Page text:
What drives you to succeed? Have you ever been told you cant? I’m driven by being able to have the freedom to create my own lifestyle. The thought of a 9-5 job doing the same thing each day now makes me shudder and I felt like I always had so much more to offer than the positions I found as an employee for a larger company. Making my family proud is another. The only person that tells me ‘I cant’, is me. And my family or partner, Rhys are always quick to remind me that I can do anything.
I have definitely been laughed at, at times. Most of the time for not carrying certain university degrees. Then I remember my experience, skillset and confidence and its always best proving those people wrong with actions and results, not words.
What are the challenges faced by female entrepreneurs in the Top End? As rewarding as working for yourself can be, it certainly isn’t all fairy lights and unicorns.
I can’t speak for everyone that has gone out on their own but challenges I face definitely include loneliness. The isolation and the fact you can’t throw ideas around a room is testing at times. It’s important to remember there’s nothing to hide behind if mistakes are made, it’s just you and your brand, so there’s always a lot on the line. Also, not everyone likes to see others succeed so there will always be those trying to bring you down, but there are some fantastic entrepreneur networking groups which definitely helped me out when I started out. Just that little bit of support telling you you’re not as hopeless as you think, can make the world of difference.
Who are some of the females that have inspired you? When I first started my career in media, I was 18 and was lucky enough to be surrounded by powerful, strong and intelligent women. One that definitely comes to mind is Katie Woolf. Not only for her success and intellect but how she has an unwavering ability to not take life too seriously, she’s real, always laughing and has always been kind to me. Another would be Amy Hetherington, a local legend with an incredibly infectious positive attitude, she’s a total trailblazer and once again despite success, is always humble. And mum, can’t go past mum, the one who taught me to be kind to others always. None of this would mean anything if I didn’t make her proud.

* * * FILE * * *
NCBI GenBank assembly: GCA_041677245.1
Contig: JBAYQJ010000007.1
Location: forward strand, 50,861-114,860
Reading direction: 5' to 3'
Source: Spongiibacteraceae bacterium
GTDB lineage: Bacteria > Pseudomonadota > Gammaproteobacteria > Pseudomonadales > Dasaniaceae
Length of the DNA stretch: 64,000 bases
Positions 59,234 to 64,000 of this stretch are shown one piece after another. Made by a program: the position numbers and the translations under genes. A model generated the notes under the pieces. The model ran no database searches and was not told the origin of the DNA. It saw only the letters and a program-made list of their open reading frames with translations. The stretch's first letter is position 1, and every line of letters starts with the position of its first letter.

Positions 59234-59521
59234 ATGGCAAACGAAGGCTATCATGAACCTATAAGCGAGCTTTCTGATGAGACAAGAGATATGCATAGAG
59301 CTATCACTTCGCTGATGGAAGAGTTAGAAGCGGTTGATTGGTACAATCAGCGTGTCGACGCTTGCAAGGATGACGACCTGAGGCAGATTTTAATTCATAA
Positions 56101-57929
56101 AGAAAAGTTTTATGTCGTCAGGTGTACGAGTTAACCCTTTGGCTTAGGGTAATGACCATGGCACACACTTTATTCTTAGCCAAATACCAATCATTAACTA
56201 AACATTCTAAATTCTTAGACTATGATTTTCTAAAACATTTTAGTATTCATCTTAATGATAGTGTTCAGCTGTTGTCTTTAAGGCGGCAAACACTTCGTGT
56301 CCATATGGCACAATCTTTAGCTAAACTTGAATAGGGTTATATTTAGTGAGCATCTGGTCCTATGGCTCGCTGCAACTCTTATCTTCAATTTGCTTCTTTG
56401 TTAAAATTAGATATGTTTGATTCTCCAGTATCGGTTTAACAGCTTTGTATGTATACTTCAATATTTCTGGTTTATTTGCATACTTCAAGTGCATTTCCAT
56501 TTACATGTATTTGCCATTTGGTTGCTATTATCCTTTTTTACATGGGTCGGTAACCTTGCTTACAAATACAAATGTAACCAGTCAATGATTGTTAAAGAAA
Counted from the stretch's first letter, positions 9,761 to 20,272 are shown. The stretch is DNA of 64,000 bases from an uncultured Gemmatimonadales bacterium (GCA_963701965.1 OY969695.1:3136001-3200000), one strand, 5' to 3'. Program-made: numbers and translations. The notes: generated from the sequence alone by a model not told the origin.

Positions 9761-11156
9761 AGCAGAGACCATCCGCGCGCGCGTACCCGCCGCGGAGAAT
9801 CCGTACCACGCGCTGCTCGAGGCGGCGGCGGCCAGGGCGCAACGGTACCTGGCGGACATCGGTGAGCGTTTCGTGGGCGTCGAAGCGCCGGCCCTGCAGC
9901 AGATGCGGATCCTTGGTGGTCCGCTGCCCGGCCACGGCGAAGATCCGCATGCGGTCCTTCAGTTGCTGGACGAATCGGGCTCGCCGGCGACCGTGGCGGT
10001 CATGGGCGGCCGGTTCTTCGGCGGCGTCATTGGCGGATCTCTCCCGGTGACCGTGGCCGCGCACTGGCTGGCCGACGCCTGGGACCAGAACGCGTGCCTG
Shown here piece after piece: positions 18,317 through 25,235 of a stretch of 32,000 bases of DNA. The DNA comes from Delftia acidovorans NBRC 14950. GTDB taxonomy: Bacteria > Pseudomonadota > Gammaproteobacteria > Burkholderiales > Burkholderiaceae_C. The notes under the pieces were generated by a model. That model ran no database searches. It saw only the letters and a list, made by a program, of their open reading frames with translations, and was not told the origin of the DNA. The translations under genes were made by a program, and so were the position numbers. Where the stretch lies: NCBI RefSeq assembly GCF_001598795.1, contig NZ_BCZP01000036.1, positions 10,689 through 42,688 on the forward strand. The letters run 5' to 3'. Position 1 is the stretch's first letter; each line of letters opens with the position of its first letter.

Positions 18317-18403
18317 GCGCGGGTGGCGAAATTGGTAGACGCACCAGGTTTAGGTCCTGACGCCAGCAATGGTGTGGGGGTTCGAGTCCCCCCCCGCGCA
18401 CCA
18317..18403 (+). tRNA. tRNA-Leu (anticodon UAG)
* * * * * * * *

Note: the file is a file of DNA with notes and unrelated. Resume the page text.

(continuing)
What would you say to young females looking to make their mark? Darwin is the land of opportunity to make your mark, there’s so much ground uncovered still and opportunities are rife. Save enough money before you start out to really give it a go. I was very much all or nothing when I started out and I don’t believe Moo Media would be where it is today without me doing it that way. Be kind, don’t burn bridges. Word of mouth for small businesses is everything. If you find yourself in a lull, TALK to someone! Whether it’s a business adviser, a friend or another freelancer. Sometimes we stand in our own way, don’t be afraid to let others remind you what you’re capable of.
How do you feel about the term #girlboss? I know when it was created years ago, it came from a good place. But to be given a label for the work I do based on my gender doesn’t sit completely right with me. I’d hate to hear I’m successful, for a girl. In saying that, I’m guilty for perpetrating it from time to time. Perhaps it’s time we move on from that phrase though. A boss is a boss. I don’t see any of my male freelancing friends coining the term #boyboss.
Why is it important for females to support each other in business? Ah, this is a biggy. A favourite saying of mine has always been, ‘You can always spot a strong, successful woman, she will be building up another woman’. When women support each other, AMAZING things happen. The support within female professional groups can and have changed the world. When I started Moo Media I vowed to support as many other females in the industry that I could, being kind and giving others work often results in the favour being returned. When women work as a team, we get sh*t done and it’s destined for nothing but greatness.